“I hope when I meet my mother, I can say hello to her and that I’m her child,” he said.
Coming back to Vietnam this time, he wrote, “Please help me find my mother in Vinh Long,” in both English and Vietnamese and printed it on 100 leaflets.
He has wandered numerous streets in Vinh Long over the past week to search for information about his mother. He showed everyone the bilingual leaflets, praying for a miracle.
“I always believed that my mother was loath to do what she did, but she wanted the best for me. If my mother is still alive, she may be about 70 [years old] now. I probably have siblings," Ijff said.
“I have sought my mother for many years and I earnestly hope to meet her so that I can hug her and tell her that I love her and I am living well.”
He added that he would travel to Ho Chi Minh City next week and then return to the Netherlands, noting that this lunar year is the Year of the Cat and he was also born in a Year of the Cat, so he hopes luck will come and a miracle will happen this year.
In 2019, a friend who Ijff met in Vinh Long invited him to celebrate the Lunar New Year holiday, or Tet, with his family. That Tet was special as it was his first after 48 years living in Europe.
“Residents busily prepared for the Lunar New Year. Streets were full of flowers and banners. That was the first time I'd learned about lucky money and gone to the pagoda on the first days of a new lunar year," Ijff said.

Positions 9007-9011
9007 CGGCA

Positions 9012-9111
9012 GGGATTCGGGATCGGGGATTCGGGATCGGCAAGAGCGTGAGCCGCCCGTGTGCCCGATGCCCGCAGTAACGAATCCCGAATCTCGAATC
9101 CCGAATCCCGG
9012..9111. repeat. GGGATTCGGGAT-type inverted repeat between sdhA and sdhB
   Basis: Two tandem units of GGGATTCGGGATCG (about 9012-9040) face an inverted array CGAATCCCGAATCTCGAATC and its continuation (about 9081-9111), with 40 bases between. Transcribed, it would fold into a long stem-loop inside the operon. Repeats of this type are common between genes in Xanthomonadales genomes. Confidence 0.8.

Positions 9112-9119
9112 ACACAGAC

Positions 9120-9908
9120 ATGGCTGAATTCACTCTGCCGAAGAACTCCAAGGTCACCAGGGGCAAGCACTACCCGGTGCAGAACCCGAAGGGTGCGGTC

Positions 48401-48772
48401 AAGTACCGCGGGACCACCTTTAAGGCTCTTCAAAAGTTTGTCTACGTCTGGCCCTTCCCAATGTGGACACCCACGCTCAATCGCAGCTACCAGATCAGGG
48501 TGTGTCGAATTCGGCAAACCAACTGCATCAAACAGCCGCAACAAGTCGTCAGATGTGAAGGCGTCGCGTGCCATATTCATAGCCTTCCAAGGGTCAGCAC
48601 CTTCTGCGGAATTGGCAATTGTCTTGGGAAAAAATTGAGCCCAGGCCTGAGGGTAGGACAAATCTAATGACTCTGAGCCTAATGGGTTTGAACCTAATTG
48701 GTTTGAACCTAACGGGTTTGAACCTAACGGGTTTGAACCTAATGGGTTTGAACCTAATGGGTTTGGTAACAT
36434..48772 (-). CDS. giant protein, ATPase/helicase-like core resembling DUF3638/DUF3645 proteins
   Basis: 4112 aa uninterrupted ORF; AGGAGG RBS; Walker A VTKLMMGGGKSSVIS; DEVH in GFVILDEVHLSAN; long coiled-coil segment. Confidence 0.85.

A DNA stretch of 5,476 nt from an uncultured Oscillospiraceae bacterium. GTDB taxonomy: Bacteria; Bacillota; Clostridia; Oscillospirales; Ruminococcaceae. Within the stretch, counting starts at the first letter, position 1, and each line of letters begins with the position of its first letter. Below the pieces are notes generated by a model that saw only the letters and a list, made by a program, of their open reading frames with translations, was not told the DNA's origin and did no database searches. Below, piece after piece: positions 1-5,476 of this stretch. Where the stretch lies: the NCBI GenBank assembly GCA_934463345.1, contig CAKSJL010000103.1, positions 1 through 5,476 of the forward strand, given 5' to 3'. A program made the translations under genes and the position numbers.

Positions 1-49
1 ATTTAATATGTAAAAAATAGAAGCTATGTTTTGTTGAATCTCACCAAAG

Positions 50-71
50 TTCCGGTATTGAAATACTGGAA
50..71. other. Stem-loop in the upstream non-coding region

“Tet made me more proud that I was born in this place.”
|Jonathan Arjten Ijff at the age of two or three. Photo: Supplied|
Reunifying two halves of a person
Besides looking for his biological parents, he has another mission — looking for the Vietnamese version of himself.
“I always try to unify the two halves of myself, which is extremely difficult. I will probably never become a Vietnamese person but I want to try,” he confided.
He has reached out to the Vinh Long Archive Center to search for documents about himself.
However, among the 26 children adopted in 1975, only dossiers on three people remain.
“Although I don’t have any clues yet, I believe that my mother is here. If I can find her, I will return to live in the land where I was born,” Ijff added.
No one knows how long Ijff’s journey to look for his origin will last and none can make sure that his crusade will be fruitful or not, but he said he finds his mother in every corner and will continue the job while he is still able to.
In September last year, Ijff joined a contest to design a logo for the celebration of 50 years of Vietnam-The Netherlands diplomatic ties (1973-2023) held by the Dutch Embassy and Consulate General. His design, featuring both Vietnam’s lotus and the Netherlands’ tulip, won the contest.
Ijff said the orange color in the logo symbolizes the Netherlands, red represents Vietnam, and pink is the same color of the two kinds of flowers.
“At the beginning, I did not expect a prize at the contest but I later considered it not merely a contest," the Vietnamese-Dutch man said.
“I joined it to connect with Vietnam and to requite the past. Lotus and tulip flowers are the embodiments of myself — a Vietnamese Dutch.”